Post-punk trio Blam Blam Blam coalesced in Auckland from the remains of band The Whizz Kids: Don McGlashan (drums), Mark Bell (guitar) and Tim Mahon (bass). Their second single was ‘There is No Depression in New Zealand’ — legendary theme song for the Springbok Tour-marred winter of 1981. A van crash seriously injured Mahon and spelt the end of the Blam. McGlashan later formed The Mutton Birds, before going solo. Mark Bell played in Coconut Rough and The Jordan Luck Band, and has written for NZ Musician. Tim Mahon joined Dead Sea Scrolls and spent time as Manukau City Council's arts coordinator.
Blam Blam Blam’s second hit from 1981 was angular and artsy, hook-filled but unsettling: all qualities captured in a theatrical video, directed by Andrew Shaw. Clowns, magicians, fire-eaters and trick cyclists join the band, while actors play out the saga of ‘Don’t Fight It, Marsha’. The actors — including Phillip Gordon (Came a Hot Friday), Michael Hurst and Donogh Rees (Constance) — were directed by Harry Sinclair, who would later join Blam band member Don McGlashan in The Front Lawn. The Len Lye-style scratch effects were by Jenny Pullar, the Blams’ lighting designer.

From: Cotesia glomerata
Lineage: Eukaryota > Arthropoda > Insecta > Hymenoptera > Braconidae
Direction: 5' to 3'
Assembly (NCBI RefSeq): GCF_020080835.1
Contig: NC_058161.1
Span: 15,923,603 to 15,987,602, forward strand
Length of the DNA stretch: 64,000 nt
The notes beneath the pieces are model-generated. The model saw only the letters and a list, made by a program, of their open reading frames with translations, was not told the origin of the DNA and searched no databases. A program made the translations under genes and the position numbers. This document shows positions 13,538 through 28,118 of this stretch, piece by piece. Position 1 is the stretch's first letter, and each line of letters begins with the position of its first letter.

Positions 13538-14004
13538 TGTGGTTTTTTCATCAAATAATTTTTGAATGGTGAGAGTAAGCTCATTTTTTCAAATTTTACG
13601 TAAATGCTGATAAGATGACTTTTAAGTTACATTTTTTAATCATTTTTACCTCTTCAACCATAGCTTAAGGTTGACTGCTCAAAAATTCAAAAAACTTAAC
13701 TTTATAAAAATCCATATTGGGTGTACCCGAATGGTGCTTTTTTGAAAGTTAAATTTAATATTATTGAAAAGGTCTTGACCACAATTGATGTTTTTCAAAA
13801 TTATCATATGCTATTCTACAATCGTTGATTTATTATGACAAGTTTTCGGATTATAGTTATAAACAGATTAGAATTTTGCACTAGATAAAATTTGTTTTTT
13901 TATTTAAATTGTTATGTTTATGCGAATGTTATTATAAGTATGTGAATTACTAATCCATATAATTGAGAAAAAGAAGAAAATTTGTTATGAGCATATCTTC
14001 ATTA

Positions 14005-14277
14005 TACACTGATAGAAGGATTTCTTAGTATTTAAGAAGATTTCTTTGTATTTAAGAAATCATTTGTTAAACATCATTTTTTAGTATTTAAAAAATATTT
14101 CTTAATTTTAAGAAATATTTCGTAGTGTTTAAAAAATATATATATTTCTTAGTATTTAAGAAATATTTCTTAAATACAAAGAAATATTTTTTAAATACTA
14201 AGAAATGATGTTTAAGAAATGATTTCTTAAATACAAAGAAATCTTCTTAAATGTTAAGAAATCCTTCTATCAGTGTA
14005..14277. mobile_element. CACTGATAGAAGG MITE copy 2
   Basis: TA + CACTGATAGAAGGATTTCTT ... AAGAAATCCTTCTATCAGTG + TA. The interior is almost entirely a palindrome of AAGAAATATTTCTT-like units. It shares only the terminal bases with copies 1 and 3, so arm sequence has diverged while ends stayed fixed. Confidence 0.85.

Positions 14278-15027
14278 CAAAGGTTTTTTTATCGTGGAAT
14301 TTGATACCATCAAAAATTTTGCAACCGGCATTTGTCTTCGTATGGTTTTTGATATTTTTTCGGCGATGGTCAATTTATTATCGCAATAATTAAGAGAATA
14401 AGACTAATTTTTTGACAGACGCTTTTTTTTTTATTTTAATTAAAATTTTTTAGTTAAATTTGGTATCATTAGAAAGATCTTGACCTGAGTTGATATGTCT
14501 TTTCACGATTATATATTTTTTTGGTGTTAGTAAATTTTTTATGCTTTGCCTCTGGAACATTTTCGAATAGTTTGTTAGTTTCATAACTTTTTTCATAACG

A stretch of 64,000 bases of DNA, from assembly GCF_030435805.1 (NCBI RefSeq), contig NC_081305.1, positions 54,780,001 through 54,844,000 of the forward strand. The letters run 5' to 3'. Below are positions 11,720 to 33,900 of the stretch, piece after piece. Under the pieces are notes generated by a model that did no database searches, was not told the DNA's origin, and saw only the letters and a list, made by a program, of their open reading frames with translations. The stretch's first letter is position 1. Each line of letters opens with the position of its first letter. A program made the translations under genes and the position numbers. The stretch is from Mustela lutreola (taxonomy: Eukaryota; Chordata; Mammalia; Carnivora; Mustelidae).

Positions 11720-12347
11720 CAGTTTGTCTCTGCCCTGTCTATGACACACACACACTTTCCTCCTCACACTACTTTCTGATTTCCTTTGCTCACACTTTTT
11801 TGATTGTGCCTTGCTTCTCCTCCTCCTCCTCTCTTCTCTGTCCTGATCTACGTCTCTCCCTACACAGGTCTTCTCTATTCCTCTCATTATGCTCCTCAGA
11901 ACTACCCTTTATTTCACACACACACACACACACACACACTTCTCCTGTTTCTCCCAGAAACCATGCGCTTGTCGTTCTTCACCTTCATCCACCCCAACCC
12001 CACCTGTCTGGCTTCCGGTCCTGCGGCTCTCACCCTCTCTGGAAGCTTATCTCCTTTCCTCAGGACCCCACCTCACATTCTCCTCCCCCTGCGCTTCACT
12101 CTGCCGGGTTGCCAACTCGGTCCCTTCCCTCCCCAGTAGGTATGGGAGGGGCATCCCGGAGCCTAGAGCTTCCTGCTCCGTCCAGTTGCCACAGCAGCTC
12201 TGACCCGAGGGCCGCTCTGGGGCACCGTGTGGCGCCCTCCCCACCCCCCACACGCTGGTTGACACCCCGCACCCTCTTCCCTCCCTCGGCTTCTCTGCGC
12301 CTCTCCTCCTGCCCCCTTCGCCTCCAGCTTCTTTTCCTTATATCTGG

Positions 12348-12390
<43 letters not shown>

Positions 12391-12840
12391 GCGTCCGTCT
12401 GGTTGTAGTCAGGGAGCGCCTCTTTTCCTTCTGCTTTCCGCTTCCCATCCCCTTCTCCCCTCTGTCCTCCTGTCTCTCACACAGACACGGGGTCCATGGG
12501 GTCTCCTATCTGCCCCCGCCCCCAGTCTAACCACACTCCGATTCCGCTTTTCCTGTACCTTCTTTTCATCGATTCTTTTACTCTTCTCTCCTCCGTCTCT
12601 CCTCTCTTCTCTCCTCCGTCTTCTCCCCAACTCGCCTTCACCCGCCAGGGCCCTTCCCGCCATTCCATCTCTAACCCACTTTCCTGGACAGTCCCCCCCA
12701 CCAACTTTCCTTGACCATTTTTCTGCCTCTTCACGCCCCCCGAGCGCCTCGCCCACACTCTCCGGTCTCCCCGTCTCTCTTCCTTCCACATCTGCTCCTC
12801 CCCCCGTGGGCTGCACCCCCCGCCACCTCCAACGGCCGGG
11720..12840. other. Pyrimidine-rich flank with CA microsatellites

This track by Auckland post-punk trio Blam Blam Blam became a theme song for the long, troubled winter of 1981, as New Zealand was wracked by division during the Springbok rugby tour. Poet and playwright Richard von Sturmer wrote the lyrics; the music was by Blams drummer Don McGlashan. The video features the band after dark on the roof of TVNZ’s old Shortland Street studios in Auckland, alongside fleeting shots of Kiwi celebrity lawnmowing. The dancing Marmite and Vegemite jars were originally created for a piece of political theatre written by von Sturmer.